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Non-Prog Concert Reviews


Live in Chicago, July 2009

Review by Greg Olma

It has been a while since David Coverdale and his band graced a stage in Chicago.  In fact, it has been almost four years and that is really way too long a wait for us Whitesnake fans. 
I must admit, I read some rumblings on the internet about Coverdale’s voice not being up to par and that gave me a bit of a scare.  You see, I have always liked Whitesnake and there is nothing sadder than witnessing a once mighty band slowly dissolve before your eyes.  I shouldn’t have worried because right off the bat, they came out firing on all cylinders.  New set opener “Best Years” from Good To Be Bad sounded great as did Coverdale.  He swaggered on stage and showed us exactly what a “rock star” really is.  Since they were opening the show for Judas Priest, the set was tight and not a lot of time for stage banter.  “Bad Boys” was next and that was followed by “Love Ain’t No Stranger”.  When I play the CDs at home, I sometimes skip these songs because I have heard them so often but I have to say, when they are performed live, they take on a whole new “life”.  Most of the crowd was singing along and that added that special spark to those older hits.  Continuing on with the Slide It In material, the guys launched into “Slow An’ Easy”.

Greg Olma
Greg Olma

Since this is the first tour of the states for the band since releasing the excellent Good To Be Bad album, it was only fitting that they played another selection in the form of the hit “Lay Down Your Love”.  I really like the new material and I was happy that Coverdale decided that they would feature something new and not just the hits (which there are plenty of, by the way).  It must have been time to give Coverdale a bit a breather because the next few minutes were taken up with guitar dueling from Doug Aldrich and Reb Beach.  Both of them are capable axemen but I get a little bored with these concert digressions.  The band retuned for “Crying In The Rain” before the momentum was stolen again by Chris Frazier’s drum solo.  Again, here is another capable musician but I get bored.  I will say this though, if Coverdale needs to rest his pipes a little so that he can sound great, then so be it.  He sounded fantastic this night and I would go as far as saying that he sounded better than the last two times I saw him.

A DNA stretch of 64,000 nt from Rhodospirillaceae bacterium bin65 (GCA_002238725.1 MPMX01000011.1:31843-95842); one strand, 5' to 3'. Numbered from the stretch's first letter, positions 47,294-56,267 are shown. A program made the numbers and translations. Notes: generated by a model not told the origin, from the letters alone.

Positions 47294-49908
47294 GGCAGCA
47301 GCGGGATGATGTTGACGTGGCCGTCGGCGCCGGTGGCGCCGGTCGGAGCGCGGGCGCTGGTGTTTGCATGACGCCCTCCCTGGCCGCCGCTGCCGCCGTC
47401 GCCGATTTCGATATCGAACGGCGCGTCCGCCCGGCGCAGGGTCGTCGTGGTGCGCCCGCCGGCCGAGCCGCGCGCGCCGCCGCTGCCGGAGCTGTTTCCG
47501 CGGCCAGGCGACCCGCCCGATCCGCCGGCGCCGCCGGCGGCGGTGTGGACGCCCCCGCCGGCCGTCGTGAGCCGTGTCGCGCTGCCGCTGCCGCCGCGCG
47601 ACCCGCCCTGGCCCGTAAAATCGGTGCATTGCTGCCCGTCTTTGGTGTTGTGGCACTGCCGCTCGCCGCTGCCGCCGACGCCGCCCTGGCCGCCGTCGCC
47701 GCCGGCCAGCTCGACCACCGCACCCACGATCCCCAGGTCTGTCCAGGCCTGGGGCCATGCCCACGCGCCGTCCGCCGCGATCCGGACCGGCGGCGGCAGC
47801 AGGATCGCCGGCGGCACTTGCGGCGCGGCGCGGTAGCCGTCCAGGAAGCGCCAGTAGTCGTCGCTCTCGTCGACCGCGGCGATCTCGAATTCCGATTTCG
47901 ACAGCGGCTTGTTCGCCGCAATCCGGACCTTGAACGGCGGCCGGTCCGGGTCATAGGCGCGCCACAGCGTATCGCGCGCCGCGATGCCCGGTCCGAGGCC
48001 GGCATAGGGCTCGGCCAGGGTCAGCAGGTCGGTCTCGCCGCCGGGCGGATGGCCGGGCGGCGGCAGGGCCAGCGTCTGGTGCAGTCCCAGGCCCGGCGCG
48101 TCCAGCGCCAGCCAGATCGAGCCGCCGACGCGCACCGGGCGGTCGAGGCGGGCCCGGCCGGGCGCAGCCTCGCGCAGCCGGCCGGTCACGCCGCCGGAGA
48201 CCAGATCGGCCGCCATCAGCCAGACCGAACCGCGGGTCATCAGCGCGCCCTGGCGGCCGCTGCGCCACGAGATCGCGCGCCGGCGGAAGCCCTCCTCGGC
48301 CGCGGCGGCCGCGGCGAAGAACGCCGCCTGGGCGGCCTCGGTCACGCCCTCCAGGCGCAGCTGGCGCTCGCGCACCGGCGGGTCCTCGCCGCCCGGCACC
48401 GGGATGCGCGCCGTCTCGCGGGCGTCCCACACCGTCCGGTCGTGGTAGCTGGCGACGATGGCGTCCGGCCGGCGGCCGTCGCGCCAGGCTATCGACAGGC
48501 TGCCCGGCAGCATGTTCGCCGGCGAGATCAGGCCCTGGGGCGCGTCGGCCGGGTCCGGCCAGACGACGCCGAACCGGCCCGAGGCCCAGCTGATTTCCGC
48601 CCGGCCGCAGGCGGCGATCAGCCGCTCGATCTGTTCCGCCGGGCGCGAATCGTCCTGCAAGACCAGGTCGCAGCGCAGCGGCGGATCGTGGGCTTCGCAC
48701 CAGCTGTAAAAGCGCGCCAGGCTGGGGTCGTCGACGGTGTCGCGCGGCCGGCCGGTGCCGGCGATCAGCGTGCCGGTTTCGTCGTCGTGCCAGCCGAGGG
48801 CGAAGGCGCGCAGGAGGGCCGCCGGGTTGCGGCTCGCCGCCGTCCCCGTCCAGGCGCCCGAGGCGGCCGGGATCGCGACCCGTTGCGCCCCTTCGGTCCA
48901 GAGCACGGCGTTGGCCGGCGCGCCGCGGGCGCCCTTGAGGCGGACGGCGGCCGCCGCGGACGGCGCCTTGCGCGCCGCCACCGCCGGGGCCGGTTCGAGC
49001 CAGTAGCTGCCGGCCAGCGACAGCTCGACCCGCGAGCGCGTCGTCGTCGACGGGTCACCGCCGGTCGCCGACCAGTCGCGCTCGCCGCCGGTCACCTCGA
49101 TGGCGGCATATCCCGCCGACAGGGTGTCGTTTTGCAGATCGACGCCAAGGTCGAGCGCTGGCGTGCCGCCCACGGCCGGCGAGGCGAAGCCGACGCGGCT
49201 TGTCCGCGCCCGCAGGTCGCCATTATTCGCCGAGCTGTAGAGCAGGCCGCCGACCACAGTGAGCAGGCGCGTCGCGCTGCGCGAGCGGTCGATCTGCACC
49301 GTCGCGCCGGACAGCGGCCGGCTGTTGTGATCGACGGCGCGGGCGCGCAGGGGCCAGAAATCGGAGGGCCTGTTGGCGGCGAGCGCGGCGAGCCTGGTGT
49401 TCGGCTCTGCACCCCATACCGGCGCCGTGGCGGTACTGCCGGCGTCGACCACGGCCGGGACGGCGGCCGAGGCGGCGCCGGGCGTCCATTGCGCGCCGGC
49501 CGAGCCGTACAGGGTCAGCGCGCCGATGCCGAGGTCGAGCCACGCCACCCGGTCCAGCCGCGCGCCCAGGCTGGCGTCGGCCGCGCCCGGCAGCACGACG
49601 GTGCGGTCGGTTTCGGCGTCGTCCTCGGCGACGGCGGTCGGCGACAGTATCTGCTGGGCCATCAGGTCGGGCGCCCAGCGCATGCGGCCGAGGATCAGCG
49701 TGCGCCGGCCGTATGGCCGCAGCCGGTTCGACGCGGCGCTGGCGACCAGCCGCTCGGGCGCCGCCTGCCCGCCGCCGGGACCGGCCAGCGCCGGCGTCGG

Greg Olma
Greg Olma

For the home stretch, Whitesnake pulled out all the hits that everyone wanted to hear.  They started with “Is This Love” which has to go on record as being one of the best power ballads out there.  The crowd was lapping it all up and singing every word.  “Give Me All Your Love” followed and again, the crowd sang every word as if they wrote it.  Again, this is a track that I tend to skip when I play the CD but somehow when I hear it live; it still gets my adrenalin pumping.  The show concluded with “Here I Go Again” and “Still Of The Night”.  It was a great performance from start to finish.  The band was really tight and Coverdale sounded fantastic.  The one thing that this taught me is never listen to reviews on the internet (unless they are at Music Street Journal – ed.).  Whitesnake has never let me down and they have continued the trend one more time.

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Greg Olma
This review is available in book format (hardcover and paperback) in Music Street Journal: 2009  Volume 4 at
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